People behind new president’s mgmt. agenda need a morale boost, coalition says

The success of the next president's management agenda will largely depend on having the right senior executives to serve as champions for the administration's g...

The success of the next president’s management agenda will largely hinge on leadership from the very top political and career executives — and the right performance plans to hold those leaders who manage agency goals accountable.

Yet the people most poised to act on and drive the next administration’s agenda could use a morale boost.

That’s one message that a coalition of federal management experts, led by the Performance Institute, will send to both presidential candidates ahead of the upcoming transition. This time, the focus is on moving from a culture of oversight to one of specific and mission-centric outcomes, the Institute said, and that shift should begin with the right people to champion those goals.

The results of the Office of Personnel Management’s most recent exit survey of departing senior executives suggests the next administration will have to make significant strides to boost morale and develop a culture where the SES corps is the main driver behind the president’s agenda.

OPM surveyed 230 departing executives between Aug. 2014 and July 2015. About 54 percent of them said they would recommend the Senior Executive Service to others, down from the previous year’s 62 percent.

A recent report from the Partnership for Public Service and McKinsey & Company indicated similar malaise at the SES, where roughly 55 percent of employees at GS-14 or GS-15 expressed interest in joining the Service.

Roughly 28 percent of departing senior executives said their agencies had some sort of formal succession planning efforts in place. About 40 percent of senior executives said their agencies did succession planning a year before during the same time period.

“We really don’t focus on leadership in the federal government for the career service in the way that we do, for example, in the military where you do have joint duty requirements, where you do have to get advanced schooling and training and development to broaden your base and your networks, build those connections that can help you be successful in your job,” said Jason Briefel, executive director of the Senior Executives Association, at the Performance Institute’s Oct. 17 transitions roundtable in Washington. “It’s much more than just the SES. It’s the way the entire government trains, develops and invests in its people and builds them up.”

Engaging the SES in the president’s management agenda means that top leaders should work with its executives to develop their performance plans and then proactively meet with them to review their progress on both individual and organizational goals, the coalition said.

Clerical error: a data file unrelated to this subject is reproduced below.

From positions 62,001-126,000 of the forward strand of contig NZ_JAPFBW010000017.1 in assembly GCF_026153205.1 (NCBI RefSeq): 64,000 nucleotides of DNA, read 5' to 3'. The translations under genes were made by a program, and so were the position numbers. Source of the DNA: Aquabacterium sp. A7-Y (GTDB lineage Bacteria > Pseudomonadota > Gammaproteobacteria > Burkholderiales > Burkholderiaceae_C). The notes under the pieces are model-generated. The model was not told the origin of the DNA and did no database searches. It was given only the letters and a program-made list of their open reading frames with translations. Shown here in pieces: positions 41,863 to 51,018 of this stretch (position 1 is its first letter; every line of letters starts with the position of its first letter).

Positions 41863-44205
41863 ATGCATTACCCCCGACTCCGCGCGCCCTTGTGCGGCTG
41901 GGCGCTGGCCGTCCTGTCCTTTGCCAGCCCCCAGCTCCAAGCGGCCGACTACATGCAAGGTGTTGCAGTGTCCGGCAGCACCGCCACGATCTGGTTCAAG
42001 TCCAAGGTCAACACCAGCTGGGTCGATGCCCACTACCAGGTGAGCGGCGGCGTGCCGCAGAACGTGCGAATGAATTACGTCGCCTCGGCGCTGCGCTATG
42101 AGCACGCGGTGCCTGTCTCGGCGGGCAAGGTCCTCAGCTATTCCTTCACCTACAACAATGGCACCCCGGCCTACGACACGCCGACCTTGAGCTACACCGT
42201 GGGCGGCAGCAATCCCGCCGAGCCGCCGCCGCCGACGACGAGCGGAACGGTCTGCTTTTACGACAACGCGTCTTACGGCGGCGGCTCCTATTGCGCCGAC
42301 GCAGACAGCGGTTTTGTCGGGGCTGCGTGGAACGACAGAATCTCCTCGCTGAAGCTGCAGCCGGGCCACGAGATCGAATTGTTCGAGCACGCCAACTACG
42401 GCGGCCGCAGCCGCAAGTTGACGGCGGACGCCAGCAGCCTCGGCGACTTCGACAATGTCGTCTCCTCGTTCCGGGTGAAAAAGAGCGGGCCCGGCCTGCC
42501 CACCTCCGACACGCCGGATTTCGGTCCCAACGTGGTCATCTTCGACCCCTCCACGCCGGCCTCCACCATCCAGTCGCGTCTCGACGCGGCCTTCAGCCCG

It’s a practice that, in theory, agencies should already utilize. But in reality, performance plans don’t often relate to the physical execution of the agency and administration’s broader goals, the coalition said.

“Often times career executives are managed by political appointees,” Briefel said. “They don’t take their obligations in the performance management system seriously. In a recent survey SEA conducted, we found there were executives six, nine months into their performance year who didn’t have written performance plans. If political appointees are not fulfilling their responsibilities in managing the SES corps, then they can’t effectively manage the operation.”

Performance plans should not only focus on individual agency goals but also the administration’s broader mission, said Dave Wennergren, executive vice president for operations and technology at the Professional Services Council and former deputy CIO for the Defense Department.

“The performance plan is the place where you can have the outcomes that force agency heads to not step off to [them] selves and do what’s in their agency’s purview,” he said. “This is the place where you make it a reality about this idea of the fact you have a job to help make better government across the Executive Branch.”

The next administration should also put some “star power” behind its management agenda to send a message to its SES corps, the coalition said.

For example, President George W. Bush personally announced his own management agenda and appeared before the President’s Management Council on several occasions.

During the Clinton administration, Vice President Al Gore was the face behind the administration’s management agenda. He visited departments personally and handed out Hammer Awards to the individuals and teams of federal employees behind the success of certain agency programs.

The Performance Institute is the latest organization to weigh in with its own suggestions for the next administration. Its report included six areas as key focus points for the next administration’s management agenda:

  1. Executive talent and leadership.
  2. Performance accountability and data-driven decisions.
  3. Enterprise transformation.
  4. Partnerships and acquisition.
  5. Federal workforce engagement.
  6. Risk management.

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